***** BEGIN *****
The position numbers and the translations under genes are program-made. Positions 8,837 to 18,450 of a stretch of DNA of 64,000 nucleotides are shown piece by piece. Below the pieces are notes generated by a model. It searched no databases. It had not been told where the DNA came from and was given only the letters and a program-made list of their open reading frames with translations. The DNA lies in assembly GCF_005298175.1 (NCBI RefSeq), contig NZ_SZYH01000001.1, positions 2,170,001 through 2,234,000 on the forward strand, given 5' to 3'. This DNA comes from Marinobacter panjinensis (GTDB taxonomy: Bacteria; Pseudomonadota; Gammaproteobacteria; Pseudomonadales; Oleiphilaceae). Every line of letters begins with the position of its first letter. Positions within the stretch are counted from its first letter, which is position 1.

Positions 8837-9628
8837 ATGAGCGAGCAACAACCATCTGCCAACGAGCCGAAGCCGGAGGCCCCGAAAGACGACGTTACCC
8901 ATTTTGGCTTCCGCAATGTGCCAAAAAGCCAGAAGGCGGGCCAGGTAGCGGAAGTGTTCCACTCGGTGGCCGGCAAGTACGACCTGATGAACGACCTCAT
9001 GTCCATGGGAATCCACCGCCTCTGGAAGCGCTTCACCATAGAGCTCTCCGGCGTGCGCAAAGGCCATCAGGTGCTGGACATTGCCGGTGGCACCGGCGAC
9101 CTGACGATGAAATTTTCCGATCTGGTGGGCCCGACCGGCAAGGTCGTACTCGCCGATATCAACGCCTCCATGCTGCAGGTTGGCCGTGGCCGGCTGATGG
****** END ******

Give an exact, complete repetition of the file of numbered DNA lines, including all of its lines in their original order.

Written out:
The position numbers and the translations under genes are program-made. Positions 8,837 to 18,450 of a stretch of DNA of 64,000 nucleotides are shown piece by piece. Below the pieces are notes generated by a model. It searched no databases. It had not been told where the DNA came from and was given only the letters and a program-made list of their open reading frames with translations. The DNA lies in assembly GCF_005298175.1 (NCBI RefSeq), contig NZ_SZYH01000001.1, positions 2,170,001 through 2,234,000 on the forward strand, given 5' to 3'. This DNA comes from Marinobacter panjinensis (GTDB taxonomy: Bacteria; Pseudomonadota; Gammaproteobacteria; Pseudomonadales; Oleiphilaceae). Every line of letters begins with the position of its first letter. Positions within the stretch are counted from its first letter, which is position 1.

Positions 8837-9628
8837 ATGAGCGAGCAACAACCATCTGCCAACGAGCCGAAGCCGGAGGCCCCGAAAGACGACGTTACCC
8901 ATTTTGGCTTCCGCAATGTGCCAAAAAGCCAGAAGGCGGGCCAGGTAGCGGAAGTGTTCCACTCGGTGGCCGGCAAGTACGACCTGATGAACGACCTCAT
9001 GTCCATGGGAATCCACCGCCTCTGGAAGCGCTTCACCATAGAGCTCTCCGGCGTGCGCAAAGGCCATCAGGTGCTGGACATTGCCGGTGGCACCGGCGAC
9101 CTGACGATGAAATTTTCCGATCTGGTGGGCCCGACCGGCAAGGTCGTACTCGCCGATATCAACGCCTCCATGCTGCAGGTTGGCCGTGGCCGGCTGATGG